• Jews could not live in certain towns and neighborhoods. I live near Palm Beach, which was once a veritable theme park of antisemitism. When I see visibly Orthodox Jews walking to the large Orthodox shul on the island, I can only imagine an earlier generation of Palm Beachers cringing, and Henry Flagler, the founder of Palm Beach, spinning in his grave. He deserves to do precisely that.

It turns out that things have not changed all that much. The only things that have changed are the metaphorical club, the hotel and the neighborhood.

You want to be join our oh-so-exclusive moral club and live in our politically restricted neighborhood?

Don’t be “too Jewish.” Once upon a time, that might have meant: Don’t speak with a Brooklynese or Yiddish inflection.

Now, it means something else. Don’t be a Zionist, and please don’t care too much or too overtly about the Jewish state. 

Tragically, there are Jews who are willing to pay that price. 

It gets worse. 

According to a recent Harvard/Harris poll, 67% of 18- to 24-year-olds believe Jews as a class are oppressors. 

The same poll revealed that about half of young Americans (51%) surveyed on Israel’s conflict with Hamas believe the long-term solution to the Israel-Palestinian conflict is for the Jewish state to cease to exist, and instead be replaced by a Palestinian entity. 

Six in 10 think the Oct. 7 Hamas attacks were justified by Palestinian grievances, indicating they believe that genocide of Israelis is justified (since in the question right before that, two-thirds agreed the attack was genocidal in nature).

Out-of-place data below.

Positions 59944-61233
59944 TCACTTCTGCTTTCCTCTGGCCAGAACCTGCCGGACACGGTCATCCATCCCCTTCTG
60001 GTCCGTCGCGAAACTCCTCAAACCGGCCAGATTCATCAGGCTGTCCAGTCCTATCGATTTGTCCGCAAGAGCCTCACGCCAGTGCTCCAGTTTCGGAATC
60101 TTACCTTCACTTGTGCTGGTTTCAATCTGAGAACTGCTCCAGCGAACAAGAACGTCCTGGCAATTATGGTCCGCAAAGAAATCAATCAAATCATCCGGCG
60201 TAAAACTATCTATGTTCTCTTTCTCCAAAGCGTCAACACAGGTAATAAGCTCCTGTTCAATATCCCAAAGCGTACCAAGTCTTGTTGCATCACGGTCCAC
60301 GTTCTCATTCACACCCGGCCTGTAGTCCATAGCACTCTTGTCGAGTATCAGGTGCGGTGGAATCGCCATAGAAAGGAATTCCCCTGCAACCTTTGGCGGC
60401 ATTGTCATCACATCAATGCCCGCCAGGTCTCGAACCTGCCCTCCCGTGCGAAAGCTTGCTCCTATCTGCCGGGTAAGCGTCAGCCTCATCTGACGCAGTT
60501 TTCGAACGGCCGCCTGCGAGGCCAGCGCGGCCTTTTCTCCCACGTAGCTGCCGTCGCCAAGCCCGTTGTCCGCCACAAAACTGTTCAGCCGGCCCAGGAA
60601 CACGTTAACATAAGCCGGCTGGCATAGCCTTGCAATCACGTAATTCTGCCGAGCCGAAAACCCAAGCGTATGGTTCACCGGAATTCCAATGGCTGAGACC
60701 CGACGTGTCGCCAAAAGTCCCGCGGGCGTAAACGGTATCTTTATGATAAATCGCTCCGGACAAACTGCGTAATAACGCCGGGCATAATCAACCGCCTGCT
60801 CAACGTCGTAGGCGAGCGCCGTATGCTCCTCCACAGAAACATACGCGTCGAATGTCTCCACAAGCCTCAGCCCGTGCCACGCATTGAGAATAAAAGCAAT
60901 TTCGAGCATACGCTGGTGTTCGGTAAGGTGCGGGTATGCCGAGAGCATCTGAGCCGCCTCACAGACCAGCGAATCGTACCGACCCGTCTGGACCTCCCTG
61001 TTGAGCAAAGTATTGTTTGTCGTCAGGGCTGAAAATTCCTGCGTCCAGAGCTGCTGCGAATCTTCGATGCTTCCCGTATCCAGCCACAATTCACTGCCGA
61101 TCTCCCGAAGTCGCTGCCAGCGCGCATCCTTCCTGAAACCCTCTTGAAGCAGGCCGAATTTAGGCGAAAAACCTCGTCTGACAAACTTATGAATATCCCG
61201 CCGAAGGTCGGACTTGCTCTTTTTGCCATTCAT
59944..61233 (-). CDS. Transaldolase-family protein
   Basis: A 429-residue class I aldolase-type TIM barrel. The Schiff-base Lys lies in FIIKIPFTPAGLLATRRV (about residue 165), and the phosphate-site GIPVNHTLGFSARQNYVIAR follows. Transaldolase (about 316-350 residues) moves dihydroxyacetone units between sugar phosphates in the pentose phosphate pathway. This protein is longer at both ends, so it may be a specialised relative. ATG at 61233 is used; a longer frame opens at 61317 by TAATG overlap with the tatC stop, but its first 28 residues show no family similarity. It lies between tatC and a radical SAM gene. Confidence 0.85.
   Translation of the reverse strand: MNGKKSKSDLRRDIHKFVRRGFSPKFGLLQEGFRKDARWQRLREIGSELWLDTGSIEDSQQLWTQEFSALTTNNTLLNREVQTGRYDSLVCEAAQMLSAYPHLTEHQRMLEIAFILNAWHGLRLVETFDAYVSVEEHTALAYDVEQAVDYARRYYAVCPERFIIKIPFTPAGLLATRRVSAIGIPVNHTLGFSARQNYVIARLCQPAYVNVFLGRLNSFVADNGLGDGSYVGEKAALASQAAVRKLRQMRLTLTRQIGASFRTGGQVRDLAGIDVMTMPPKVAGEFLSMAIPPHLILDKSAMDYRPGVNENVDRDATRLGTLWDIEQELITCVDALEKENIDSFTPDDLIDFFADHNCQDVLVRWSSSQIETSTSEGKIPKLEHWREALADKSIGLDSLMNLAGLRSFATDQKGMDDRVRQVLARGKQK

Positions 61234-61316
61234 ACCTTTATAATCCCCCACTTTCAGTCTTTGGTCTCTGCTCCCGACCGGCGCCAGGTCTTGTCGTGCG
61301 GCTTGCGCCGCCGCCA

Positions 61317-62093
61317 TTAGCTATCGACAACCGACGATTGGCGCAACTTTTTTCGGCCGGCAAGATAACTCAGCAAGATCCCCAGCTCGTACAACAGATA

Which only means that the next generation of voters, leaders, social influencers and educators hold hateful ideas about Jews. 

It is fashionable to say the solution for this is education. “If only they understood … ” “If only they knew better … ”

For many years, I held to this opinion.

I still believe it might be effective in the education of children and adolescents. 

But I’ve also come to understand this is not a problem of inadequate education.

As Dara Horn recently wrote in The Atlantic:

“Hatred comes from ignorance” and “Education is the answer.” But if hatred comes from ignorance, why were America’s best universities full of this very specific ignorance? And why were so many people trying to justify it, explain it away, or even deny it? Our era’s 10-second news cycle is no match for these questions, because the answers are deep and ancient, buried beneath the oldest of assumptions about what we think we know.

Or, let’s put it this way. 

In good old SAT analogy style.

Racism:America::Antisemitism:Western civilization.

It really is that simple. And the anti-Matisyahu workers have proved it.

And yet, I think of what some people believe to be Matisyahu’s most beloved song, “One Day.” It is so beloved that it has found its way into synagogue liturgy.

Sometimes in my tears I drown

But I never let it get me down

So when negativity surrounds

I know someday, it’ll all turn around because

All my life I’ve been waitin’ for

I’ve been prayin’ for, for the people to say

That we don’t wanna fight no more

There’ll be no more wars

And our children will play …

One day …


One day.


Join me and my colleagues — Rabbi Michelle Dardashti, Jane Eisner and Yehuda Kurtzer — as we discuss these issues, and the entire range of post-Oct. 7 Judaism issues, in a special Religion News Service seminar on Feb. 29 at 2:30 pm. Register here. Hope to see you there!